terms of space, time, manner or other relation. Prepositions are
essentially used to introduce a prepositional phrase (like in
the beginning), or to inflect the meaning of a verb
(like to come in).
Examples: in / on / under / against / after / with / by
is a (usually) short word that allows a speaker or writer to refer back
to an already-mentioned (or implied) noun, or to a statement,
without repeating it. The main
groups of pronouns are personal pronouns ( I you he she it
one we they... and their object forms or possessive forms, me,
her ... and mine, hers),
pronouns (this, that etc)
and interrogative pronouns (who,
Examples: I saw him (him being a previously mentioned, or implied, male person)
or Yes, I heard it ( it being a previously mentioned, or implied, object such as the bell, event such as the explosion, or sentence such as The bell rang early.
- A ►verb
is a word that describes an action or a state of being. The verb is the
key word in a sentence, and no sentence can exist without one.
The shortest of all sentences contsist of a single verb used
the imperative form. Example: Look
There are two sorts of verbs: dynamic verbs describe actions or changes of state: examples go / become / sit down / move
Stative verbs describe a condition or state of being: examples be / like / know
: The subject is the main actor or the main topic of a sentence. In a
basic declarative sentence, the subject comes before the verb. The
subject may be just a single pronoun or noun, such as He or The cat ;
but in many sentences it is may be quite a bit more,
adjectives, prepositional phrases, relative clauses or more. In this
example, all the words in red make
up the subject
Example: The old man in the red shirt who's talking too loudly is my uncle.
Verb : See Verb above
Predicate : Everything in a sentence that is not the subject. The predicate includes the verb, or verbs, plus any other elements that may be present, notably objects or adverb phrases
: The direct object is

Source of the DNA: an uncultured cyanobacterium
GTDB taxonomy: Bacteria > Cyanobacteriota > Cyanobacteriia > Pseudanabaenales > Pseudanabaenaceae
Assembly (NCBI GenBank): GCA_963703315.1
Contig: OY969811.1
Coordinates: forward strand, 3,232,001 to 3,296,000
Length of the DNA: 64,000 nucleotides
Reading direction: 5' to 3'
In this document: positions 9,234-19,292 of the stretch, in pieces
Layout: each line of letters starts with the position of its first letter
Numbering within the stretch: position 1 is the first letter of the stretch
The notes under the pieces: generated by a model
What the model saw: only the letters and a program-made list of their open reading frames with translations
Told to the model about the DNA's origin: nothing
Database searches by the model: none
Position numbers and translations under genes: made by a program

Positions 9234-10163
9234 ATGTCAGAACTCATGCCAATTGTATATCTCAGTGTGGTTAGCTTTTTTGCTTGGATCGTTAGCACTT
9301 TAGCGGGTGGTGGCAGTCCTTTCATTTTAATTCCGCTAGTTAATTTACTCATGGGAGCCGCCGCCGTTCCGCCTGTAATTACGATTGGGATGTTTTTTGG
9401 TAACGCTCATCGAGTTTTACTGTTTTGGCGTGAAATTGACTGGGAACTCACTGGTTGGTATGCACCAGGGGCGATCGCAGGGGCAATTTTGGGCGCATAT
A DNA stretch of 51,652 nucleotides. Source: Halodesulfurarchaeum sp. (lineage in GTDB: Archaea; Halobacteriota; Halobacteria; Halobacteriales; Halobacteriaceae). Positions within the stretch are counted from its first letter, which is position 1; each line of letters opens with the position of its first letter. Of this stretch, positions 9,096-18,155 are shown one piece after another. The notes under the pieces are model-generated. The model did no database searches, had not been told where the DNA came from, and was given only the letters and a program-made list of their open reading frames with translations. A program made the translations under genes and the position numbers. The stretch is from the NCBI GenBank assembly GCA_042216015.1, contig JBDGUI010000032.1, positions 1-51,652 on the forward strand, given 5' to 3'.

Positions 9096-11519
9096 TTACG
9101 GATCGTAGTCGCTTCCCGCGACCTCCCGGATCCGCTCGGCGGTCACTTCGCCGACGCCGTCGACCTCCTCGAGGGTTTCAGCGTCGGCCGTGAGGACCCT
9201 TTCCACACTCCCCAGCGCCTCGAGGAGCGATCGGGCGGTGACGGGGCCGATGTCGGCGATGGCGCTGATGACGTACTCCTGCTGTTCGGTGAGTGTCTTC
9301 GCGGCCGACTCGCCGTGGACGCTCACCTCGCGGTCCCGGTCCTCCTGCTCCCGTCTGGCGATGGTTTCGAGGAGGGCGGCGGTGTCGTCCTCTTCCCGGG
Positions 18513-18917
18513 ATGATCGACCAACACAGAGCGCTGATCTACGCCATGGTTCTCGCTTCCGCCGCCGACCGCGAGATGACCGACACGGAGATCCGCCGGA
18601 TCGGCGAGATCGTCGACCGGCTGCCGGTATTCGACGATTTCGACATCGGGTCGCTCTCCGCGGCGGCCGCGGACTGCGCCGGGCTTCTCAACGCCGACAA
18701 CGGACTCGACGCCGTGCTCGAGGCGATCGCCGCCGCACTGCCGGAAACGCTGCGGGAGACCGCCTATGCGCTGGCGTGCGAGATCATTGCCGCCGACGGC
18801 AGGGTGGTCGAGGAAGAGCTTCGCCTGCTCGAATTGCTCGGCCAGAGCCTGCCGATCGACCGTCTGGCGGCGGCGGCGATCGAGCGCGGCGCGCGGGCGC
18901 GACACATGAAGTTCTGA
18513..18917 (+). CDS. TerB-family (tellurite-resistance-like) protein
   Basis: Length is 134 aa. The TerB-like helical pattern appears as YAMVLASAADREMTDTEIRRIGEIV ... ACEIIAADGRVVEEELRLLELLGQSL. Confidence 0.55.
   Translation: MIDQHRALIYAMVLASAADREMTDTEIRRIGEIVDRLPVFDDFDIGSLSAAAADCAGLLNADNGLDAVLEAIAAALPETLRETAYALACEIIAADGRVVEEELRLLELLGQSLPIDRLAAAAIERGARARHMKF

the entity (person, thing, process) that is directly concerned by the
action expressed through the verb, or is the entity that
the action or process. It is the complement of a transitive verb. It
can be a pronoun, a noun, a noun phrase, or more than one of these.
Examples: I like chocolate / I like them / I like people who are friendly /
I like people who are friendly and don't smoke cigarettes, including you.
Indirect object :
The indirect object
is the person or entity that is the recipient of the action, or for
whom the action is done. When the indirect object follows the
direct object, it is introduced with the preposition to;
it precedes the direct object, to is
Examples: I gave a bone to the dog
I gave the dog a bone / I gave it a bone.
Main clause The main clause is the principal clause in a sentence. There can be one main clause or more in a sentence; if this is the case, the main clauses will be separated by a semli-colon (;), or by a coordinating conjunction such as and, but or yet.
A subordinate or dependent clause
cannot exist without a main clause. It is normally introduced by a
such as since, if, because or
as, or by a relative pronoun such
who or that.
Examples: You can go home now if you've finished your project.
As I said, there are no tickets left for the concert.
When he reached Manchester, he looked for a hotel.
Active : In English, most statements are made using the active voice. In an active statement, the subject is the doer of the action expressed by means of the verb. For example The students were studying English.
: Normally a direct sequence of two nouns, with no intervening
preposition, which both
refer to the same entity :
Examples: Prince William / The car, a Jaguar, ..
The painting, a work by Rembrandt,....
In English, except in titles (such as Doctor Jekyll ), the second or "apposed" noun requires a determiner, normally an article. Apposition should not be confused with compound nouns, in which two nouns placed next to each other refer to different things; for example The shop window
Aspect : In English, verbs can be expressed in two aspects, the simple aspect (such as I drink) or the progressive aspect (such as I am drinking).
Attributive : An adjective that is attributive is one that is placed in front of the noun it qualifies (as in A good book) .Contrast with adjectives following a copular verb such as be , which are called predicative adjectives (as in This book is good ) .